Chicago researchers find empathy in rats, the positive effect of negative criticism, the cancer risk of a big belly, and the importance of language to young children’s identity.
Chicago researchers found that when lab rats encountered trapped friends, they worked to free them, suggesting that empathy might not be limited to mammals higher up the food chain. Neurobiologists Peggy Mason and Jean Decety and psychologist Inbal Ben-Ami Bartal placed one rat in a small tube that could be opened only from the outside. Once the rats figured out how to rescue the distressed friend, they repeated the action in subsequent trials; and when a restrainer filled with chocolate was placed next to the trapped rat, the free rat saved some of the treat for its friend. When the researchers placed a stuffed rat in the restrainer or left it empty, the rats ignored it, indicating that it was the caged rat’s distress triggering an empathetic response. In the study, published in Science, the researchers explain that more work is necessary to understand the rats’ helping motivation, key to defining it as empathy.
In a study scheduled for the June 2012 Journal of Consumer Research, behavioral scientists Stacey Finkelstein, PhD’11, MBA’11, and Ayelet Fishbach found that experts thrive on negative criticism while novices respond to positive feedback. In one study, beginning French students made more improvement when praised for accomplishments; students in an advanced French class, however, sought out criticism to improve. The research also showed that beauty-product consumers who consider themselves experts are more likely to be open to negative criticism in advertisements, suggesting that marketers should consider their clientele’s skill level.
The section of fat that covers the stomach and intestines contains nutrients that accelerate the growth of ovarian cancer, according to an October report published online in Nature Medicine. Led by Ernst Lengyel, UChicago professor of obstetrics and gynecology, a University-based research team found that by the time cancer was diagnosed, the infected cells had already reached the area—called the omentum—in 80 percent of women. Once there, the cancer cells adjust their metabolism to feed off of lipids from fat cells. The cancer in the omentum often grows faster than the original ovarian cancer does. For potential treatment, researchers are looking at a fat carrier called fatty acid binding protein (FABP4). When they inhibited FABP4, fewer nutrients transferred to cancer cells, and tumor growth slowed.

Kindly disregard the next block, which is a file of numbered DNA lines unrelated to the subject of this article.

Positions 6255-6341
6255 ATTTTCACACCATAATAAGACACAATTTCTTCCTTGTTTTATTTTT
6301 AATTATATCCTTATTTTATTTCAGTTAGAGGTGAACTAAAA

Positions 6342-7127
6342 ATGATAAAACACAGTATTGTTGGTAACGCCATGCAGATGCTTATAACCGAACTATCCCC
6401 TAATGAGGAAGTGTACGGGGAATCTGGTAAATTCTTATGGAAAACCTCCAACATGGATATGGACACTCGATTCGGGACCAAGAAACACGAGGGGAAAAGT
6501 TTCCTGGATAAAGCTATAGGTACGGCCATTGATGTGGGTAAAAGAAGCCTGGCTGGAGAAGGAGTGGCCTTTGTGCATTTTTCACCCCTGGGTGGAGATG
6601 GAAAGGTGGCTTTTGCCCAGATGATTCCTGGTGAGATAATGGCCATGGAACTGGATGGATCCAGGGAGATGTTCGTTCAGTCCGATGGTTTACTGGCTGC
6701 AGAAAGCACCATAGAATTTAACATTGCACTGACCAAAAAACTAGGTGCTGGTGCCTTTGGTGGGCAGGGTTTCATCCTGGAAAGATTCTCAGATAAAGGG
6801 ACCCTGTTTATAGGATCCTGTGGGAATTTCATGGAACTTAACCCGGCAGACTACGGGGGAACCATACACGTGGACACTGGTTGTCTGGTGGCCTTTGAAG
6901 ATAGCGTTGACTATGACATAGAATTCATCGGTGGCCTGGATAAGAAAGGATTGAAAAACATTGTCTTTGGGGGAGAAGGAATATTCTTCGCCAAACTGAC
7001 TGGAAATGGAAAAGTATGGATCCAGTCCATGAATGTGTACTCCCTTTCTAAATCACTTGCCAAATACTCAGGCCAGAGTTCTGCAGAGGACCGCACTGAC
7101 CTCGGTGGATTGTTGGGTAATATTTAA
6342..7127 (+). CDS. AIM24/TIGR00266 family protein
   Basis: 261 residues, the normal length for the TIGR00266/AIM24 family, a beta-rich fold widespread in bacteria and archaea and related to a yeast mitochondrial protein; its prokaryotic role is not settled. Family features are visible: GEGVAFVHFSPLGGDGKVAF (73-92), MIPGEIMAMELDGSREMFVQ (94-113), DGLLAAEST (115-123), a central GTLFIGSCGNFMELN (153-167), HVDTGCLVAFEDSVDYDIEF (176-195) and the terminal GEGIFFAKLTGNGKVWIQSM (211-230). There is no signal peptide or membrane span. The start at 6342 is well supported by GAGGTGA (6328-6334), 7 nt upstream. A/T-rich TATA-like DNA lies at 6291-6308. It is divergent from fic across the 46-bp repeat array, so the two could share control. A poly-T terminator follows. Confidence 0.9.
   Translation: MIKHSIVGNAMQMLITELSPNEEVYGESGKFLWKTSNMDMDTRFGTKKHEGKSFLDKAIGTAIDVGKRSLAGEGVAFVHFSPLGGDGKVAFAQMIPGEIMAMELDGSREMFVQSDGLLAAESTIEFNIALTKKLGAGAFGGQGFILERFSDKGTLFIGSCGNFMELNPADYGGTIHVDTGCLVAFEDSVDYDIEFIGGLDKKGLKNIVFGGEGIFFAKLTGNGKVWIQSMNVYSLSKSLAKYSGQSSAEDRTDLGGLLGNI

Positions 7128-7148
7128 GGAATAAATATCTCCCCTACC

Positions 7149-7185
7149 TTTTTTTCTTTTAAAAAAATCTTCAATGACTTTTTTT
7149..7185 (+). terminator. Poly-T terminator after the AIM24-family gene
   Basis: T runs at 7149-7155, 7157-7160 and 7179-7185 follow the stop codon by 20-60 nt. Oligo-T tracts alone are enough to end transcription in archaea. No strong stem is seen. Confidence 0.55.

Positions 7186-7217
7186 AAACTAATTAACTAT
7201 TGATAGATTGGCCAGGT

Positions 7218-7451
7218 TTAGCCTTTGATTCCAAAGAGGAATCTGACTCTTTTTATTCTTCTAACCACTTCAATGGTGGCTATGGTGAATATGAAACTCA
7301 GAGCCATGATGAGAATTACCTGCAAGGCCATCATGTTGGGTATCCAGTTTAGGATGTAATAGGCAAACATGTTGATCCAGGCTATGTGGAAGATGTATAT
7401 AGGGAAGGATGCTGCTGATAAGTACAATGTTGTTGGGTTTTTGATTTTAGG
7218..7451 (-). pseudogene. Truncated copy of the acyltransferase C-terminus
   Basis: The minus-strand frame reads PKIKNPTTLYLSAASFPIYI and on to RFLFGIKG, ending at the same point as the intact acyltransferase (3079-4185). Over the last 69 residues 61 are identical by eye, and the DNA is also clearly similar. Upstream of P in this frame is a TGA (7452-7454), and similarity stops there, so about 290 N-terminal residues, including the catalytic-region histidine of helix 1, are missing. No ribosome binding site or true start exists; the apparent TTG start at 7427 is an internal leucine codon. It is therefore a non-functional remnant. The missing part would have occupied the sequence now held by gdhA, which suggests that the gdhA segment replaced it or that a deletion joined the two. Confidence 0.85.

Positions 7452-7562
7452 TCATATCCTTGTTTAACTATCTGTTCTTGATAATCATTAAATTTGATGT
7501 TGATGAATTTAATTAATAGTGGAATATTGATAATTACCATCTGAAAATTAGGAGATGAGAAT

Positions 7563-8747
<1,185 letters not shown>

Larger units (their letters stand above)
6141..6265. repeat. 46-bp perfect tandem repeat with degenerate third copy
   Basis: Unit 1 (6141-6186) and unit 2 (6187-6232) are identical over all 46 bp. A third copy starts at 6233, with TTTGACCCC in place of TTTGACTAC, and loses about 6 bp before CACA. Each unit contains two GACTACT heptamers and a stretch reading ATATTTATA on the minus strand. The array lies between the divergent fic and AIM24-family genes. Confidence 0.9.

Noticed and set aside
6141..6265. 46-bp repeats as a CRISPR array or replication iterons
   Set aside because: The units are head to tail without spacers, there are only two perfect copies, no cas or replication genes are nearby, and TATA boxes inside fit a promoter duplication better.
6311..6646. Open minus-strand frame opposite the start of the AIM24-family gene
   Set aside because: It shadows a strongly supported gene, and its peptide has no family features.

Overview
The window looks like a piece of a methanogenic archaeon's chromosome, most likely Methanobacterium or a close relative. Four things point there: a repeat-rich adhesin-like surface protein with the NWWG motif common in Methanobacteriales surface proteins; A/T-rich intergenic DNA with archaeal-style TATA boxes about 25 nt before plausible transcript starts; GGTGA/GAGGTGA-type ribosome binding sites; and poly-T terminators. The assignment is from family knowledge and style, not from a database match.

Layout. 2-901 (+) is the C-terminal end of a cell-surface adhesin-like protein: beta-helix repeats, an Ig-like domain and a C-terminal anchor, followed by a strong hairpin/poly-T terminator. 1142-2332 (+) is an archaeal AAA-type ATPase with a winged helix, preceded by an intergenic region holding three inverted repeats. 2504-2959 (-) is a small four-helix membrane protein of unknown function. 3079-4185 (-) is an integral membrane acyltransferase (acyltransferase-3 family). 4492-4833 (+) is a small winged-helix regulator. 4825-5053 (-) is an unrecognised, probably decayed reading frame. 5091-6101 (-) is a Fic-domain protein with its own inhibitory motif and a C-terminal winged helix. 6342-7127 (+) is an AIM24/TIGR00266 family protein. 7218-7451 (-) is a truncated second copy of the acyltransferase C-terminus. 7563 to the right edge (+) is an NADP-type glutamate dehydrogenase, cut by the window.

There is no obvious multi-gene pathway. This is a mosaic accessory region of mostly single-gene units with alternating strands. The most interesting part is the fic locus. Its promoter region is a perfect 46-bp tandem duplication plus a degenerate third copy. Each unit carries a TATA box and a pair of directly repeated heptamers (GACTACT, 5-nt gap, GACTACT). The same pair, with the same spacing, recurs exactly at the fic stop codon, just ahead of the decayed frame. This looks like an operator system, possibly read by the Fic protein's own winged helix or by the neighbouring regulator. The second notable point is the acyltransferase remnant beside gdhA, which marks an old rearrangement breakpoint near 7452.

Young white children associate language with identity more strongly than with race, UChicago researchers say in the November Developmental Science. Katherine Kinzler, lead author and Neubauer Family assistant professor in psychology, and Jocelyn Dautel, a psychology graduate student, showed children images of a white child, paired with sounds of him speaking English, followed by images of a white man who spoke French and an African American man who spoke English. The researchers asked the children which adult they thought the boy would grow up to be. Groups of nine- and ten-year-old white children, and five- and six-year-old African American children, chose the race match, while five- and six-year-old white children, chose the language match. Kinzler and Dautel explained that older children have figured out that race is stable, but language can be learned, and African American children are more likely to be aware of race as a meaningful social category.